The prospect of drilling for oil and gas in Alaska's Arctic National Wildlife Refuge (ANWR) is getting closer to reality with the Interior Department's announcement that it has released its draft environmental impact statement. Once finalized, the review would dictate where and how companies can drill for oil.
"An energy-dominant America starts with an energy-dominant Alaska," said outgoing Interior Secretary Ryan Zinke. "For decades, Alaskans on both sides of the aisle have overwhelmingly supported opening the 1002 [section of Alaska's North Slope] to energy exploration and development."
However, many conservation groups in Alaska oppose the plan even though Interior Department officials said options in the plan would protect calving grounds, reports NPR.
"In no way can we argue that this is going to be protective of the wildlife there," Lois Epstein of the Wilderness Society in Anchorage told NPR. "The caribou that arrive there every summer after they've been calving are going to encounter enormous amounts of infrastructure. It's devastating."
The announcement comes after an eight-month review process by the Bureau of Land Management to determine the environmental impact of leasing the land for drilling.
This review was expected after Congress voted earlier in 2018 to allow drilling in ANWR. If final approval is given after the review process, it would lift a nearly 40-year-old ban on drilling in the refuge.
Congress agreed the Department of the Interior could hold a lease sale of up to 800,00 acres of ANWR within the next decade. Per Congressional Budget Office projections reported by The Hill, the sale of land could generate almost $1.1 billion for the federal government. This revenue is seen as vital because it would pay for tax cuts created by the Republicans' overhaul of the tax system.
If approved, when would drilling begin?
However, it looks like any drilling is unlikely for at least a decade.
"It’s still an open question about whether drilling will ever happen there," said Matt Lee-Ashley, a senior fellow at the Center for American Progress and former Interior Department official. "It’s hard to image that drilling will occur in the next 10 years — or ever."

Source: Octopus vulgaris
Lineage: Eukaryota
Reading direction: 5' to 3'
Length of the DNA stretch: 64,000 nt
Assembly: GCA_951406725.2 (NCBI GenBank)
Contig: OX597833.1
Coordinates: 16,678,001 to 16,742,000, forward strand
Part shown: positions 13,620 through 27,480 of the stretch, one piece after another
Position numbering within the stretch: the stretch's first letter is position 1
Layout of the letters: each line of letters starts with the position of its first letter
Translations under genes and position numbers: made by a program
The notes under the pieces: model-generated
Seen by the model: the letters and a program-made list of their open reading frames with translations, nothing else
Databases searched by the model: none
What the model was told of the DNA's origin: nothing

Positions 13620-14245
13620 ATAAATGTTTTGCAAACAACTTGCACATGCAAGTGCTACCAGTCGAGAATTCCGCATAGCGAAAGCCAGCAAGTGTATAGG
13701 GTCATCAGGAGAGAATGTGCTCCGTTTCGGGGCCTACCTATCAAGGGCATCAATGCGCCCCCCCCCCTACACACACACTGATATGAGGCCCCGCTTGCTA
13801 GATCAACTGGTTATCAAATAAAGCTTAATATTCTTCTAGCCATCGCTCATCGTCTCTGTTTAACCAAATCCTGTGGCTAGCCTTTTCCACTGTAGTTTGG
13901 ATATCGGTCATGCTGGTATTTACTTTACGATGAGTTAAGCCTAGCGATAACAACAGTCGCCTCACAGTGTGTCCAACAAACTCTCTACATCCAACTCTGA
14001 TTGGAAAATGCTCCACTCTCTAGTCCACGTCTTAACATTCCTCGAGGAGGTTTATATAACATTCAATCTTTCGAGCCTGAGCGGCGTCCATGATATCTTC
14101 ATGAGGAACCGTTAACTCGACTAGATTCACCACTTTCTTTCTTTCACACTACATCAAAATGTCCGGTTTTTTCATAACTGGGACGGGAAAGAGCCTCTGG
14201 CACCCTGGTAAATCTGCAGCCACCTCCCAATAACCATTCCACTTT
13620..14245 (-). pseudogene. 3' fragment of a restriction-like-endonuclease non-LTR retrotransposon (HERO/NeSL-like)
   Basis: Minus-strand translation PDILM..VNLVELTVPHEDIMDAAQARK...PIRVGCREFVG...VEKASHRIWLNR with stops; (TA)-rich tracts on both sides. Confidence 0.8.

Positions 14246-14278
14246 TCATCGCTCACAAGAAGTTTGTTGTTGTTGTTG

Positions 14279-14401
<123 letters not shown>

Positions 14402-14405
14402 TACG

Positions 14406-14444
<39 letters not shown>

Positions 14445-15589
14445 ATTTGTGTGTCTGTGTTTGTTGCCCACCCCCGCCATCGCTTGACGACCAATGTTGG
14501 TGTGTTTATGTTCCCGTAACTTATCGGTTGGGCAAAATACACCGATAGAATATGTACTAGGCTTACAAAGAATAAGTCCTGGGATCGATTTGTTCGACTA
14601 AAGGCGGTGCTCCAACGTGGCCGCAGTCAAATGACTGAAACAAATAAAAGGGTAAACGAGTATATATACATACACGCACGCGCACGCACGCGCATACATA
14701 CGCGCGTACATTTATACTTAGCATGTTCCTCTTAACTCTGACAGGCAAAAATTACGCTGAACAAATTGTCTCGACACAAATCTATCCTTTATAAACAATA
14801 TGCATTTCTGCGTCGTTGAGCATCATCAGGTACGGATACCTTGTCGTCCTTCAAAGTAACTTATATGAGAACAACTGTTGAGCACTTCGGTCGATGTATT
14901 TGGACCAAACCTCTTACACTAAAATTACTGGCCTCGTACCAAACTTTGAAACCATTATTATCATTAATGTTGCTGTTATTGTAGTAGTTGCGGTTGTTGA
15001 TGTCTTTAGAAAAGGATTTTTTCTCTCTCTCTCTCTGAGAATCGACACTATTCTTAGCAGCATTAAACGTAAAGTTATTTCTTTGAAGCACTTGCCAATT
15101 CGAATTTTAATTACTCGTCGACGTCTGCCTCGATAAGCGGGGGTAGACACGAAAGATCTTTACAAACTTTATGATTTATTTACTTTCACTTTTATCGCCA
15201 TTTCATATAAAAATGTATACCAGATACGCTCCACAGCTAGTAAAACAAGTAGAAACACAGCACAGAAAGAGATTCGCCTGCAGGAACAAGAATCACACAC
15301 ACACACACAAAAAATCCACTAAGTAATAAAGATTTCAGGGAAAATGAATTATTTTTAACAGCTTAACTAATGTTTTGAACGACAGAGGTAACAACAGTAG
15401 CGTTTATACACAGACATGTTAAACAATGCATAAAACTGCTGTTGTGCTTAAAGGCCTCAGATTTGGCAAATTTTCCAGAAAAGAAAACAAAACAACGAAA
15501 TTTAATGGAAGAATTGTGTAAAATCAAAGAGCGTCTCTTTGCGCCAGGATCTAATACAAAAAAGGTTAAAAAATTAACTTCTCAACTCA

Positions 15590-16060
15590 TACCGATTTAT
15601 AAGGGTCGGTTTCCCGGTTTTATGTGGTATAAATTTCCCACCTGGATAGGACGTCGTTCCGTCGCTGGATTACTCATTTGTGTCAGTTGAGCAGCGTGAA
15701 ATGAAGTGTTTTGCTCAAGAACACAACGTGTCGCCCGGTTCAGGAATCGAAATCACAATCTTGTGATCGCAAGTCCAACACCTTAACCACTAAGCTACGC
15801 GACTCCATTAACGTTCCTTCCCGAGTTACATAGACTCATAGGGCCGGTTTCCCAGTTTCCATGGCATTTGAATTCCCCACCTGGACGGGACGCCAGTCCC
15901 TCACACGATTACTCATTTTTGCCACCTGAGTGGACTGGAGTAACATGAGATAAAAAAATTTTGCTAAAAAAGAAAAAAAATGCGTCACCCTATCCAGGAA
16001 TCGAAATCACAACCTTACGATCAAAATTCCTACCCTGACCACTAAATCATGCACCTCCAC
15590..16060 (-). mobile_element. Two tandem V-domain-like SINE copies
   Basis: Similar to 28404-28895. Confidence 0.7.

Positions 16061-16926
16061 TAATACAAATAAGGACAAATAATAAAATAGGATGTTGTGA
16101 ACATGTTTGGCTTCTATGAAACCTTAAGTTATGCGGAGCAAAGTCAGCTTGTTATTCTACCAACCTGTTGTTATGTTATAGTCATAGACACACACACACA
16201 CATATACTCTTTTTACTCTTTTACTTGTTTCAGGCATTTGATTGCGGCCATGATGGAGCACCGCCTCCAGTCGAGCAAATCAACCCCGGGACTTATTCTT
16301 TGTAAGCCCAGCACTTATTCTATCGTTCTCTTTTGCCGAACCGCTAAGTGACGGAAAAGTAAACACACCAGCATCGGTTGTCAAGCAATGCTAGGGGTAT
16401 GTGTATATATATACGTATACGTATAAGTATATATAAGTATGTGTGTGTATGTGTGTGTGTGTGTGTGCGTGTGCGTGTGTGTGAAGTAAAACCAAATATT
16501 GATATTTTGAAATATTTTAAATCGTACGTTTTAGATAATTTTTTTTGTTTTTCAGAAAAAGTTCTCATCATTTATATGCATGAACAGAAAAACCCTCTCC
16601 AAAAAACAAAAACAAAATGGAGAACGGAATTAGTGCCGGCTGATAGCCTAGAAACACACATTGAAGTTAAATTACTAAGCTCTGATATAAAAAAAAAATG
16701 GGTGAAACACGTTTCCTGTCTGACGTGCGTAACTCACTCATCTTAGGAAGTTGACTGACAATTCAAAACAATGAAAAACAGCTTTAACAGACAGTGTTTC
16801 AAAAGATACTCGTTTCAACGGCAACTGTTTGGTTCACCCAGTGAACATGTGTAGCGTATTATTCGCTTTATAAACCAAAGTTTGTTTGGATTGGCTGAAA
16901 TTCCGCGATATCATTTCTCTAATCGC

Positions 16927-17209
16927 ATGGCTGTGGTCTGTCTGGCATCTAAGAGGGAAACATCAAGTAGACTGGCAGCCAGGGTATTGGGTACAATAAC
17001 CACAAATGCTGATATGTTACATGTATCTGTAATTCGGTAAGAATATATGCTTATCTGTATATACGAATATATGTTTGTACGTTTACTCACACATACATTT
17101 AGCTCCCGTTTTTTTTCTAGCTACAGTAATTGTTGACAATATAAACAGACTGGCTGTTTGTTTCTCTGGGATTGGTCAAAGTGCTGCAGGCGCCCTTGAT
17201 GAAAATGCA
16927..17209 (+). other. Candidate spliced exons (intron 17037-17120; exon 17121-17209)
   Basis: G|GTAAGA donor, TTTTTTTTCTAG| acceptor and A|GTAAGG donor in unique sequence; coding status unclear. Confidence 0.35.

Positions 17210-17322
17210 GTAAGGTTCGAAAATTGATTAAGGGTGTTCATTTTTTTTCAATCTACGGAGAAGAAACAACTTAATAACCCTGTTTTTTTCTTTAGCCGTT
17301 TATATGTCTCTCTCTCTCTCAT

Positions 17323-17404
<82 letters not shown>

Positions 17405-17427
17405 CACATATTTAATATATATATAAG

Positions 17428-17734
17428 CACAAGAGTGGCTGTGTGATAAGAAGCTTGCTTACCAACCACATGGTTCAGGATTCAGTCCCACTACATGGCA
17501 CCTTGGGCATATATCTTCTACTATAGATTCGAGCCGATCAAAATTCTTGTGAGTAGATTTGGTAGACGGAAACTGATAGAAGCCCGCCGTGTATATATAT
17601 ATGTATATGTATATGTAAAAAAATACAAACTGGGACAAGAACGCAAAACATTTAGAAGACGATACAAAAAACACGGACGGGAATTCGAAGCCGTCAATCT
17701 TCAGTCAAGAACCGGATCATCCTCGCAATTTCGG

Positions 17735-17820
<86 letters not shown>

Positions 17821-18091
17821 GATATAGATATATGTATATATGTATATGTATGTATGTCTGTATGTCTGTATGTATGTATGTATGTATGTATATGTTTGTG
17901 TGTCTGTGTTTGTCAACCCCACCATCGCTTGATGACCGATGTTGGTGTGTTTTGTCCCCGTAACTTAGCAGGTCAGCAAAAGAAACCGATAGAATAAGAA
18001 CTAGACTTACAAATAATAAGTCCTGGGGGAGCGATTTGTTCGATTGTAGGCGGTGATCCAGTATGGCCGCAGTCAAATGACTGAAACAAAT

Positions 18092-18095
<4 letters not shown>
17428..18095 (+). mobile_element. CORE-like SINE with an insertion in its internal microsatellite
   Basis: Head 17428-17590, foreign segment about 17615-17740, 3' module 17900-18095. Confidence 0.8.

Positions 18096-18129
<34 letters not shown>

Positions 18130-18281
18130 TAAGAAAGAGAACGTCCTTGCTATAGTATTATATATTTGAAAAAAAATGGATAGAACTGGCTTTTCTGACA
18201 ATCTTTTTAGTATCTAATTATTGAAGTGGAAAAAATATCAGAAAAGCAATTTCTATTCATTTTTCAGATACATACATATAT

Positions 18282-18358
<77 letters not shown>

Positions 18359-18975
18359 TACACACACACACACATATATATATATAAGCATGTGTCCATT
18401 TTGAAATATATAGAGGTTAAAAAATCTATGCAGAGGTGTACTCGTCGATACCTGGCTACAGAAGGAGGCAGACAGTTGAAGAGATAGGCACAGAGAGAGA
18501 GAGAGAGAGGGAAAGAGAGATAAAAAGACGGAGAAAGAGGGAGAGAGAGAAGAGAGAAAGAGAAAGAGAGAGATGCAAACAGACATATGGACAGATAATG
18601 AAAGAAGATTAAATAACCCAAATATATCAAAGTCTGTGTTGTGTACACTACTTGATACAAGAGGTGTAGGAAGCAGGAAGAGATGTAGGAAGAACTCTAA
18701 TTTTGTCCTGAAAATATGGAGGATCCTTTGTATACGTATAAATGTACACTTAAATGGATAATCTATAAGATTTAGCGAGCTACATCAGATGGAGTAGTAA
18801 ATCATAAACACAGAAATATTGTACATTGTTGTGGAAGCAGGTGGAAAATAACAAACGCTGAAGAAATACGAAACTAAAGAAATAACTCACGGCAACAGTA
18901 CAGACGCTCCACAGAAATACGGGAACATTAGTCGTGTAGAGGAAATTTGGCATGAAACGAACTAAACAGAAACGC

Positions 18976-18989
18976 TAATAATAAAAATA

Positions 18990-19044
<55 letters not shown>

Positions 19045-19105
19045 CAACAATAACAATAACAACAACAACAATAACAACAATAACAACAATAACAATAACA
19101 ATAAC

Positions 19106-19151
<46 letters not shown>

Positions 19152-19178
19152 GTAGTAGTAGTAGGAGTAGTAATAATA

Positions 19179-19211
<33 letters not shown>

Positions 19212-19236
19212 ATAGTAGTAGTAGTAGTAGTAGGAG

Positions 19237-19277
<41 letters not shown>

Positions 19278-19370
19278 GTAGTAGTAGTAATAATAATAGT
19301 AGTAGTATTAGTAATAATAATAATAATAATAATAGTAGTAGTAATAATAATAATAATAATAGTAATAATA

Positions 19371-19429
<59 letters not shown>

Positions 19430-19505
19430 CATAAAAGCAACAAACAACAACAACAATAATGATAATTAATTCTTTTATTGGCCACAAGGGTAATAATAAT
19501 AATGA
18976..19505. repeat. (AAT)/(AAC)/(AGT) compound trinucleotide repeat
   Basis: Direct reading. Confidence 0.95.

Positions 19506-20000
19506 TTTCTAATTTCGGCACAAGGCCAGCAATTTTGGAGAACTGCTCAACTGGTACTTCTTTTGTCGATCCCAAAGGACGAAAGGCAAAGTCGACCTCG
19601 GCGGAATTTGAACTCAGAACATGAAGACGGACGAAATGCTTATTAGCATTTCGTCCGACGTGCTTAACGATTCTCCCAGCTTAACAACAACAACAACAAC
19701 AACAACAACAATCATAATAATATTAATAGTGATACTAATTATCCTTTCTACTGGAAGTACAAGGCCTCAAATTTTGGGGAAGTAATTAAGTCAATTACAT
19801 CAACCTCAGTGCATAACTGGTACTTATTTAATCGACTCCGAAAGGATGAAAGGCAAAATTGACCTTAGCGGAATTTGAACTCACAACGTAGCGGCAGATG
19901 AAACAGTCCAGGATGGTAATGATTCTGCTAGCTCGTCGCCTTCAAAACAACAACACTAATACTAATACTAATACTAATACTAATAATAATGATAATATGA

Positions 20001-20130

The delay could be due to "required environmental scrutiny and permit reviews — and then the inevitable lawsuits from local communities and environmental groups opposed to any development in that rugged wilderness," point out Ari Natter and Jennifer A. Dlouhy of Bloomberg.
Plans to drill in ANWR have been a priority for Sen. Lisa Murkowski (R-Alaska), who leads the Senate Energy and Natural Resources Committee. She contends that the drilling will be boon to Alaska and the U.S., and that it will be done in a way that respects the environment.
"If we move forward with development, we will do it right. We will take care of our wildlife, our lands and our people," she said during a hearing of the committee.
Sen. Maria Cantwell (D-Wash.) who is against the drilling, argues that "it turns this coastal plane and wildlife refuge into an oil field."
As Bloomberg pointed out in 2017, interest in drilling in ANWR may be not be particularly high given the costs involved in setting up operations in such a remote area. Still, provided decades-old projections are true, the lure of between 4.3 billion and 11.8 billion barrels of oil may be too much for energy companies to ignore.
Editor's note: This file has been updated since it was published in November 2017.
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